Asked about the technological improvements which DISN have brought into the Nigerian theatre of operation, the company said it has pioneered the use of environmentally-compliant vessels. According to the statement, “With respect to the environment and preparedness for a sustainable future, most of our new vessels are equipped with a dual fuel engine, which are capable of running on LNG, … [geared] to using cleaner energy and reduction of Co2 emission. Furthermore, we are currently building the world’s most powerful Cutter Suction Dredger with a total installed capacity of 44.180 kW (50% more than the largest existing CSD). This dredger is planned to be launched in Q1/2020.” Another operational innovation by the company is flexible financing arrangements for its customers. It said that “Financing is usually the main issue in dredging and this is why we offer our clients options of a structured project financing for a smoothly running operation”.
Also, as an improvement on its operating manpower structure, DISN changed the expatriate-local component of its workforce to reflect greater alignment with local content sensibilities and the impartation of skills for technology transfer. According to its statement, “DISN prides itself in retaining experienced staff, an average work history of about 15 years for most senior staff and 20 years for across the board. Historically, the company’s operations were being managed by expats but since 5 years ago, they were completely replaced by trained Nigerians now constituting 90% of its operations and management. Now we have even more qualified Nigerian seafarers and technicians”. Presently, Mr. Luke Inegbedion, a Nigerian, is on the board of the company as a director.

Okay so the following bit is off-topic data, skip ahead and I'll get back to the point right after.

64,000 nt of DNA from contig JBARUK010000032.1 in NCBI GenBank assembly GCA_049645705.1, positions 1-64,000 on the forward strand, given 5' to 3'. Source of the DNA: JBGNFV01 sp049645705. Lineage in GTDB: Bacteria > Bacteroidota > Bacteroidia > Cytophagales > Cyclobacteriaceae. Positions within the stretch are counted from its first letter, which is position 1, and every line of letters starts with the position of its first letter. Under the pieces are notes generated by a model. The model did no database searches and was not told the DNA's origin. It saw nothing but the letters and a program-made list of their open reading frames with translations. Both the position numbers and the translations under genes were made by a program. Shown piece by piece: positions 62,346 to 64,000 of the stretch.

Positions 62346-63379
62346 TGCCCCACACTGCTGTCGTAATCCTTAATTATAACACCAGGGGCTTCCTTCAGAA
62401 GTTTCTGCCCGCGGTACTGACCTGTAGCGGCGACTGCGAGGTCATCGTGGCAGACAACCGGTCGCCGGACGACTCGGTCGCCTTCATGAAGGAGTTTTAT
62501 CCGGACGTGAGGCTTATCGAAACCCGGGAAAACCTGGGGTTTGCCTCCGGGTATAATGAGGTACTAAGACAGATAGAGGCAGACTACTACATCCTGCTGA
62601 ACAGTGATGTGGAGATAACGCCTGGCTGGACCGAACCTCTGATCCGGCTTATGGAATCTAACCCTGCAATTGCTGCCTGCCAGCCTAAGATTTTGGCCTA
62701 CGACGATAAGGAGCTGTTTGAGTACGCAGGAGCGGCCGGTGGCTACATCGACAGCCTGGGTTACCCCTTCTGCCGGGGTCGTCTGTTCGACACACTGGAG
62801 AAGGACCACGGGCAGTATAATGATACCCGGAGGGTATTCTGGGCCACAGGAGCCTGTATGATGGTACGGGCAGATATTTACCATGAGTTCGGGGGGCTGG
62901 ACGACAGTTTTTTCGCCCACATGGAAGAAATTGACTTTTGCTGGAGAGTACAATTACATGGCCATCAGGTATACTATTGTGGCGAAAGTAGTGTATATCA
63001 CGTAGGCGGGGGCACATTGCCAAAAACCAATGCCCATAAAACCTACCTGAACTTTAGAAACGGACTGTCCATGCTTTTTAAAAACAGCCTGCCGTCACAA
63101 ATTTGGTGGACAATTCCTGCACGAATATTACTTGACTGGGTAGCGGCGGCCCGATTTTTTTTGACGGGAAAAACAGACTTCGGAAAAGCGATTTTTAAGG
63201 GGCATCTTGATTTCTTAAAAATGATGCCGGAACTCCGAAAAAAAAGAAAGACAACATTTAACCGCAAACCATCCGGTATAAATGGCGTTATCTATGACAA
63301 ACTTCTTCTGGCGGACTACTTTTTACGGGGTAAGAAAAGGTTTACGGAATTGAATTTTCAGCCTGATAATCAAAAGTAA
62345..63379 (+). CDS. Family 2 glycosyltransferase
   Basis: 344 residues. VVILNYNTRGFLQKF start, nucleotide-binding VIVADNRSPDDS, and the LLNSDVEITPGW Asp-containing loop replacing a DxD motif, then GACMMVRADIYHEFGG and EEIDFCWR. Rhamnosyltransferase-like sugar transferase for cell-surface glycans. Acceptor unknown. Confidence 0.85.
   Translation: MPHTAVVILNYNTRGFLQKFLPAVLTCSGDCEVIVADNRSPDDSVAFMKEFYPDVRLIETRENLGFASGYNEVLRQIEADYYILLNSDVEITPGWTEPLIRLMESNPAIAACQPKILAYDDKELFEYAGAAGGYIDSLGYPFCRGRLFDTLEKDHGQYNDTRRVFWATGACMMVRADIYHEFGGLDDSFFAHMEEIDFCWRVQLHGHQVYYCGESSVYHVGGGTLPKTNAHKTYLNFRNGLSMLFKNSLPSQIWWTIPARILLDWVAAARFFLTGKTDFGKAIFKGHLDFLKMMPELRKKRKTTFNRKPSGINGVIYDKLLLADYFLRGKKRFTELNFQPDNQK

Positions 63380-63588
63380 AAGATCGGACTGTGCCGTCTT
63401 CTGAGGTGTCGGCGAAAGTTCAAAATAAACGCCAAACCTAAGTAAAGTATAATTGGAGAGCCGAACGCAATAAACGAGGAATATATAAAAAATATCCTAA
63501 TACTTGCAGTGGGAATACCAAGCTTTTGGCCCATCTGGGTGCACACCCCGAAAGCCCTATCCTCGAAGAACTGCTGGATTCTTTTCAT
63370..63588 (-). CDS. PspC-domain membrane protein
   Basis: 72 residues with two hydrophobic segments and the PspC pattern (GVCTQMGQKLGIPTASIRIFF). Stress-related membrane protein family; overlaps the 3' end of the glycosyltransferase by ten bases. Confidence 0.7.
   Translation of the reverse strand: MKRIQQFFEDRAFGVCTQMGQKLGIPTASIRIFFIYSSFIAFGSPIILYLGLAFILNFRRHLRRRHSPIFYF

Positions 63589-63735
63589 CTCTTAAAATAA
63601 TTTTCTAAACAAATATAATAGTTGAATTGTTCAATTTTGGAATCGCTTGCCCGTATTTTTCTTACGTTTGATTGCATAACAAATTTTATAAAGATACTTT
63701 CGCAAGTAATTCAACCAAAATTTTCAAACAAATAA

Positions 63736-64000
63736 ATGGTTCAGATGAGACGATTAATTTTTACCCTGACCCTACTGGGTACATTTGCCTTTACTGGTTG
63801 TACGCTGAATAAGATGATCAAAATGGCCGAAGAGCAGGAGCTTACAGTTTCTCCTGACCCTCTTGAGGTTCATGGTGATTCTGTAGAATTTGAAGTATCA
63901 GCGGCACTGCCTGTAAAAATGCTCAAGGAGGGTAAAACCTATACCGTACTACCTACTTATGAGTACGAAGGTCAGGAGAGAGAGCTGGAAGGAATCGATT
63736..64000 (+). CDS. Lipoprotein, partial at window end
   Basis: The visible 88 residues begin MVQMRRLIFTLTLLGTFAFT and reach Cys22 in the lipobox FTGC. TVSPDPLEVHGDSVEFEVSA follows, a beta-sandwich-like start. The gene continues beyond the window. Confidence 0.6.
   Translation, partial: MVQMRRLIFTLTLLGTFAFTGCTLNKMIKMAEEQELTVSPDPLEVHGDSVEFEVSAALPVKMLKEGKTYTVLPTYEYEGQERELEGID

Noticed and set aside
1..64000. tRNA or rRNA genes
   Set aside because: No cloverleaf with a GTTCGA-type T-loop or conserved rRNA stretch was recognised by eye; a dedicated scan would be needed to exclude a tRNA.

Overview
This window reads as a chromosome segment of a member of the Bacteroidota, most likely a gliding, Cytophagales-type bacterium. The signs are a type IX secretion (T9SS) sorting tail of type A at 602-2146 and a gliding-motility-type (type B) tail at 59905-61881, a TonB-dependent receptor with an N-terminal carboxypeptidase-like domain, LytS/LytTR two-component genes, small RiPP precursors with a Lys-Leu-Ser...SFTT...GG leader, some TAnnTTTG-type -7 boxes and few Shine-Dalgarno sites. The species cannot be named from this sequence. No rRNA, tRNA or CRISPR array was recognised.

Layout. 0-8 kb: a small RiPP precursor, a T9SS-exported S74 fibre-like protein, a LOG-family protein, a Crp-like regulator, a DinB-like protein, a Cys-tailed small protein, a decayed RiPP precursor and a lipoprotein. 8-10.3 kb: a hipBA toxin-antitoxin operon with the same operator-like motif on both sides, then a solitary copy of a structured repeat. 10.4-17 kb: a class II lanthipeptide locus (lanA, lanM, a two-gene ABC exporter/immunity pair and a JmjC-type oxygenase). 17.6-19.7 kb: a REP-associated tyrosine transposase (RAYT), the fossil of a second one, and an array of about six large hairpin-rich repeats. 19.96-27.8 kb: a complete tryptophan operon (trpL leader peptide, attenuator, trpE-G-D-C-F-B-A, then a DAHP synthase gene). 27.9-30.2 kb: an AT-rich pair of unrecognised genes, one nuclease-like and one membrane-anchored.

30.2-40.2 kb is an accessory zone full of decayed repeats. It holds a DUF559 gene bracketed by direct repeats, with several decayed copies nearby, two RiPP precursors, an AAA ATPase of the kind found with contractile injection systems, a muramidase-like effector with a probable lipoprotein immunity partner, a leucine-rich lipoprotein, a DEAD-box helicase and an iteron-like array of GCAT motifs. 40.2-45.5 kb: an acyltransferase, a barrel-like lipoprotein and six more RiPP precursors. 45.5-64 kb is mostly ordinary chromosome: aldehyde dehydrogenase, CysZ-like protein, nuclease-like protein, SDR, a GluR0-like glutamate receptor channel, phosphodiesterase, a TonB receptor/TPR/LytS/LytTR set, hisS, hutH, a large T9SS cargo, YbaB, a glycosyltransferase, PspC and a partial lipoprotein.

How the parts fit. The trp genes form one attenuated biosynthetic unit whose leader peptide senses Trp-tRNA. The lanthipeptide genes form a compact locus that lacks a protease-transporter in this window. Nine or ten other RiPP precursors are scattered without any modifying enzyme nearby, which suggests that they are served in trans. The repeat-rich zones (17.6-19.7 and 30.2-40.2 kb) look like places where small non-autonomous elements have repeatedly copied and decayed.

DISN corporate social responsibility (CSR) policy is robust and futuristic, targeting the young and up-and-coming generation of the country’s population. Last year, the company donated surveying equipment work several millions of Naira to the University of Lagos Department of Surveying and Geo-Informatics in a gesture praised by the Dean of Engineering, Prof. Funsho Falade. He said that “the support of corporate organizations such as DISN was necessary to complement government’s efforts in the education sector…. The donation is of great value to the school and government cannot do it alone, hence it needs the assistance of corporate organizations and wealthy individuals. We appreciate the company for their kind gesture with a promise that the equipment will be put into quality use”.
Similarly, DISN took up a large sponsorship of the maiden edition of the University of Lagos International Conference on Land and Development in Lagos which held on 24-25 October, 2018 at the University’s Multipurpose Hall. In a statement, the company said its “enriching programs” were aimed at “better family live and safe environment. DISN also recognizes the importance of the local communities as critical elements in ensuring peaceful co-existence to successful and profitable project execution and completion. DISN has executed several major projects in the Niger-Delta and Lagos host communities, where good mutual understanding was reached and to a large extent, a peaceful and cordial relationship was achieved”.
Some of these projects include: annual support and donations for various charities and NGOs such as International Women Society (IWS), Mo-Rainbow Foundation (MRF) (University of Lagos); Free Medical Programme (2009) organized for its host community of Alase-Ama in Borikiri, River State; development of the football field in Finima Community; construction of borehole (water system) in Borokiri, Port Harcourt, Rivers State; malaria control and prevention programme 2010 in collaboration with Family Care Association; annual sponsorship of “Small World” event (one-day fund raising event for Nigerian charities) in collaboration with the “International Women’s Organisation for Charity (IWOC)”, and annual Christmas party celebration for the underprivileged children of Lagos State in partnership with Development Africa.